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Tuesday, March 11, 2008

Pterygium of nail - Lichen planus

066. Pterygium of nail is characteristically seen in:

1. Lichen planus

2. Psoriasis

3. Tinea unguium

4. Alopecia areata


1. Lichen planus


Rook’s text book of Dermatology Chapter 65 – Diseases affecting the nails






As per Rook’s textbook of Dermatology, pterygium of nail (pterygium unguis) is the fusion of eponychium with proximal portion of nail.


Lichen Planus can involve the proximal nail folds with bluish-red discoloration. Nail-plate changes include thinning, onychorrhexis, brittleness, crumbling or fragmentation, and accentuation of surface longitudinal ridging. All these features are secondary to disease affecting the matrix, which can also produce transient or permanent longitudinal melanonychia or leukonychia as a postinflammatory phenomenon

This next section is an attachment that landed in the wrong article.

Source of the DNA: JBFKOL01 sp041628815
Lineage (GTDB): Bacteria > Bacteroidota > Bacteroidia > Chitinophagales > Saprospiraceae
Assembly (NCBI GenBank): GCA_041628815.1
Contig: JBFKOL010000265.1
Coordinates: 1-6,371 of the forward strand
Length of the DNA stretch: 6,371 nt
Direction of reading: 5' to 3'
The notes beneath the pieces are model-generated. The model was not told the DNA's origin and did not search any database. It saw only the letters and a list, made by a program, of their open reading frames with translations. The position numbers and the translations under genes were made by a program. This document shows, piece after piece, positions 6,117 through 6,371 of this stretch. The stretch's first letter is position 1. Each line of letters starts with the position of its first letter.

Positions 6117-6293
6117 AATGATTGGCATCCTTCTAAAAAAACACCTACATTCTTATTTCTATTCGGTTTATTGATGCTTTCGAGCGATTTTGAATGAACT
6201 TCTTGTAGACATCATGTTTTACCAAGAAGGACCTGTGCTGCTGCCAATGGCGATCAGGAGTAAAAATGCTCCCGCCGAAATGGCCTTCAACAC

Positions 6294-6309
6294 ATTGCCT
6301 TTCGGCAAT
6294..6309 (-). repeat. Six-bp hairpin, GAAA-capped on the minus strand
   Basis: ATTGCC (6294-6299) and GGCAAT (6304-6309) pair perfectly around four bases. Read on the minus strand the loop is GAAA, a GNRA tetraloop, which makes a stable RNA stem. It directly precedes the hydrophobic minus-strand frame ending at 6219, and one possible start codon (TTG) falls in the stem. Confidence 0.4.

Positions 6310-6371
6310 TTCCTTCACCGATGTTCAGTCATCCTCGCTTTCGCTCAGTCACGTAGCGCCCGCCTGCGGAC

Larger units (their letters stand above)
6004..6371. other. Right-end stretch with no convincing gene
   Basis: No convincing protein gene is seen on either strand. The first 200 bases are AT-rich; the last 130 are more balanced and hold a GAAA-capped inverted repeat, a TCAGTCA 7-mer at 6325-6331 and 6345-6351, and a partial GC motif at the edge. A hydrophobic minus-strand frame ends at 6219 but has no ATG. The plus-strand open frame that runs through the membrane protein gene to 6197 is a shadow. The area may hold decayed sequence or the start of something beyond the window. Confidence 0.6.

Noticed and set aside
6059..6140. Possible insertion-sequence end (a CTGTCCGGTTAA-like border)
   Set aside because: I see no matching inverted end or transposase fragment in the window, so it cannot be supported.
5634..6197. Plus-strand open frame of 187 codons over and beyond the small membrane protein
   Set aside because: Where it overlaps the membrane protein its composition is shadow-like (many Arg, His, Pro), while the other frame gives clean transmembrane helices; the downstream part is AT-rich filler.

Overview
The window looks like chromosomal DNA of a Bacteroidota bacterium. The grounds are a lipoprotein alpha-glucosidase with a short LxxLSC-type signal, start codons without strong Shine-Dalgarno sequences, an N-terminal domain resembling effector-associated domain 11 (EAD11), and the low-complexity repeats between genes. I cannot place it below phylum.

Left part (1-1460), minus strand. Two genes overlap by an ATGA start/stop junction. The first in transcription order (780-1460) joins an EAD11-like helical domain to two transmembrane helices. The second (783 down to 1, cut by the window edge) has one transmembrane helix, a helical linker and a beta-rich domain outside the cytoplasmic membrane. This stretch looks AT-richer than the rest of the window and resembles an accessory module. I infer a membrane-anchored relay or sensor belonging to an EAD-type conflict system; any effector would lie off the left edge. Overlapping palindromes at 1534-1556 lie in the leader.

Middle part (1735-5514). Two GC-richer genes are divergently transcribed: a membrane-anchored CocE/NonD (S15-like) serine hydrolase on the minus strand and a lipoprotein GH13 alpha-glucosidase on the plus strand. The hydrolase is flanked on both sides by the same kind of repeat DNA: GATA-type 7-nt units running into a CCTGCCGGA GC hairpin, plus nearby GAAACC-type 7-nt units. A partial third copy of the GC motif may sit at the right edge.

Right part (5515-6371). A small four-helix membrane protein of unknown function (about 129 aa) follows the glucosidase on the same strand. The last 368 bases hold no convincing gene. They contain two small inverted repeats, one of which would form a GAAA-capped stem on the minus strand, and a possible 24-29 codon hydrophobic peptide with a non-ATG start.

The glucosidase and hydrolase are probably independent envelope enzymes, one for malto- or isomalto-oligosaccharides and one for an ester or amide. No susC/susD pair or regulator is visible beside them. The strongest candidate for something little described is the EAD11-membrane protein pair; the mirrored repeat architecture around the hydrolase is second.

When inflammation is intense and widespread within the nail apparatus, nails may be shed.

Single longitudinal depressions in the nail, with a distal notch or entire split may arise from a pterygium. This is a fibrotic band of tissue fusing the proximal nail fold with the nail bed and matrix following destructive local inflammation. Surviving proximal matrix is unable to push growing nail through the scar tissue, with a consequent split.


Nail-bed disease can produce subungual hyperkeratosis and onycholysis. Bullous lichen planus may affect the soles of the feet and in particular the toenails. Permanent anonychia may follow


Lichen planus nail changes are seen in graft-versus-host disease and in the disseminated lichenoid papular dermatosis of AIDS. There can be an overlap between lichen planus and discoid lupus erythematosus both in the skin and in the nails.

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